Child support is an important aspect of family law and custody proceedings, and you may wonder how much you need to pay if you and the child’s other parent are going through divorce. In Alaska, you have an obligation to support your children, and this is something that the courts cannot waive. Typically, the parenting plan the court chooses determines how much you owe. According to the Alaska Court System, there are four different parenting plans:
Each plan involves a formula that outlines how much you owe in support and how frequently you make these payments.
Typically, the judge calculates support based off your gross income while considering any deductions. Deductions can be anything from taxes to union dues, and it is important to be aware of all of the deductions you can claim. Once the judge considers the deductions, you normally pay a percentage of this adjusted income, and the judge applies this to how many kids you have: more kids = more financial support. Rarely, there can be variations in the rules, but you should not expect this as it does not normally happen.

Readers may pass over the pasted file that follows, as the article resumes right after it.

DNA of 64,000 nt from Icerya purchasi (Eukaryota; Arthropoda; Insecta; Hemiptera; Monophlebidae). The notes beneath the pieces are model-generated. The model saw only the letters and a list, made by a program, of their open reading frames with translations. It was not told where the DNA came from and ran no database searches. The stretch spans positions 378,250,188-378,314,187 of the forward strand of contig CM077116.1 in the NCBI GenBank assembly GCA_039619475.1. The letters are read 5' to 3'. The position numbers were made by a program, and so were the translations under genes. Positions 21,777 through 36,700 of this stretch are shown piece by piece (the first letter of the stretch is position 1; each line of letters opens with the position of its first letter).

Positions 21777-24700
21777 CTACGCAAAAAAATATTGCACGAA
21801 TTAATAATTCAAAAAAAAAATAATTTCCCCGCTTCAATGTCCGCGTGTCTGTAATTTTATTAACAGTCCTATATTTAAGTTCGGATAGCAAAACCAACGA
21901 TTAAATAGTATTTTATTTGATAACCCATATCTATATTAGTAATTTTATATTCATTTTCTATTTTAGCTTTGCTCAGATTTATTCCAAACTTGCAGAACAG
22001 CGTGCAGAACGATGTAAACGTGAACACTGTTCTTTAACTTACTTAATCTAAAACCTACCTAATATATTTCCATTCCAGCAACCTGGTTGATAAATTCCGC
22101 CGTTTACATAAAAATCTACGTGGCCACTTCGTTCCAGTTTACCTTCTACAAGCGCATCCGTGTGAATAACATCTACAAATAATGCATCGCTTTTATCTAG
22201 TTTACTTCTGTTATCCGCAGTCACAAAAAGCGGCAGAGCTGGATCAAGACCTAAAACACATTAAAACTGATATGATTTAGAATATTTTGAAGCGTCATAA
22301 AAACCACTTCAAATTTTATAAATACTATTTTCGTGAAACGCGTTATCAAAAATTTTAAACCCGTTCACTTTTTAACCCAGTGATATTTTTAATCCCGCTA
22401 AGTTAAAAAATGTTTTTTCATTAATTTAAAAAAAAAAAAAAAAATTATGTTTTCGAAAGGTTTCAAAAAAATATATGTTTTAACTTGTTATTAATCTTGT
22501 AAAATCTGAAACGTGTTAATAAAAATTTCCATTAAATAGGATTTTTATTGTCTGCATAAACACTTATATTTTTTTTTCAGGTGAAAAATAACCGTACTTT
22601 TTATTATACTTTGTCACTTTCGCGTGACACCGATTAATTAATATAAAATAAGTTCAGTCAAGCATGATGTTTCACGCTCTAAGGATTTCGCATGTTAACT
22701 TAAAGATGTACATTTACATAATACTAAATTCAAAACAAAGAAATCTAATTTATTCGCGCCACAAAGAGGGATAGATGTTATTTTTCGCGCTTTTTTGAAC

Although the calculation is typically straightforward, other notable components are you may be eligible for the income cap rule if your salary is greater than $126,000. It is also possible that the custodial parent could appeal to have child support paid from the time of separation even if the separation occurred many years before. Child support is not optional, and it is vital to understand the documents and procedures involved as early as possible.